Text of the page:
Once I determine which pattern attributes I'm aiming for (v-neck, etc.) I just have to start looking.  But where?  First, I love to go to this post on Free Notion to remind myself which Indy patterns designer design for someone like me and which ones I should avoid entirely.  For example, as much as I love the aesthetic of Named Patterns, a pattern drafted for someone who is 5'8" with a B cup requires way too many modifications even before I start sewing.  In addition to this list of Indy designers, there are the Big 4 (Vogue, Simplicity, Butterick & McCall's), the magazine format patterns (Burda, Ottobre, Knipmode and a bunch of European and Japanese magazines that aren't really available in the US), and a whole host of Indy designers (Sewaholic, Tilly and the Buttons, etc.) that are not included in the list.  I wish I had a better method of helping you search for a particular pattern, but as far as I know there isn't a comprehensive resource for sewing patterns.  And I'm pretty sure if there was, I would know about it!

Next I just start looking around, rather aimlessly at first.  I read blogs to see what patterns other people use, I read forums such as Pattern Review, Curvy Sewing Collection and GOMI (not for the faint of heart blogger.)  There are also many Facebook groups that are focused either on general sewing or specific types of patterns.  I'm not listing all the Facebook groups, but a simple search should turn up many of them.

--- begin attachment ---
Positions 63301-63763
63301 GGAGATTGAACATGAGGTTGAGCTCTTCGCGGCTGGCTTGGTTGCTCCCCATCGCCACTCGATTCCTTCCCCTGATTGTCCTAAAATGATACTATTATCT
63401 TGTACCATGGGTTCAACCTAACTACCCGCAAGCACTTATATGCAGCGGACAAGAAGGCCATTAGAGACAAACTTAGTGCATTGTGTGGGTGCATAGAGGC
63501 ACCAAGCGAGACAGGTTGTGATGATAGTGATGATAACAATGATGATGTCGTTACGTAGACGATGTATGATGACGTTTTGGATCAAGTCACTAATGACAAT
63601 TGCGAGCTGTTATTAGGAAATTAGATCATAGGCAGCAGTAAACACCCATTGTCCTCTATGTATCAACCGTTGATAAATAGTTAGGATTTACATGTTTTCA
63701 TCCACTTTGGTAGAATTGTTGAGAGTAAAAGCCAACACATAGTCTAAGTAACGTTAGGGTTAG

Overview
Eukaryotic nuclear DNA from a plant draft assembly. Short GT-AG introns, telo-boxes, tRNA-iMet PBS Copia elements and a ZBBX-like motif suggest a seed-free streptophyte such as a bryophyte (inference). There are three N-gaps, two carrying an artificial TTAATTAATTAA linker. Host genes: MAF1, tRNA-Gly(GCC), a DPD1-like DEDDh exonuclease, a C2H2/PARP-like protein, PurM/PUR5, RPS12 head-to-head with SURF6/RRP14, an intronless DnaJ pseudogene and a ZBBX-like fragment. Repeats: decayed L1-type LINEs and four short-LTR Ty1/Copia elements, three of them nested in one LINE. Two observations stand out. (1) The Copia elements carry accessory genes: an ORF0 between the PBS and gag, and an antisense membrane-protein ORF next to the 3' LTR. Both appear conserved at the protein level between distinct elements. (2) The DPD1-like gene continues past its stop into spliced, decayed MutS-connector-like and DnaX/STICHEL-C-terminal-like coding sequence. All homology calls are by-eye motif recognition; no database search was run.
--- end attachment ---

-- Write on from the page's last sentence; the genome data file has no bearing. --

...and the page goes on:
Once I end up on a pattern designer's website, I start looking at the details of each pattern, while trying to ignore how it looks on the model and imagine how it might fit me.  I'm not opposed to making rather major modifications to a pattern to achieve a certain look, but I don't enjoy having to modify the fit so much that I have to significantly redraw every single seam.  For example, I expect to do a full bust adjustment (FBA) and a full bicep adjustment to most patterns, which is fine.  But if I also have to adjust for a narrow back, narrow shoulders, a flat butt, and the fact that I'm short, there's a good chance I'm going to get really frustrated with the pattern and never buy from the designer again.  Which is why I look for reviews from other bloggers whenever I can before I buy a pattern.

Now that I've gone over how I choose a pattern, here's a few that I can't wait to try out.  The list of patterns I want to sew is quite possibly endless, but I'll start slowly for now and then do a post with more patterns once I tackle a few of these :)
  • Closet Case Files Ginger Jeans - I've seen a ton of reviews, most of which are glowing.  I don't like skinny jeans, but I'll just modify them to be a boot cut leg.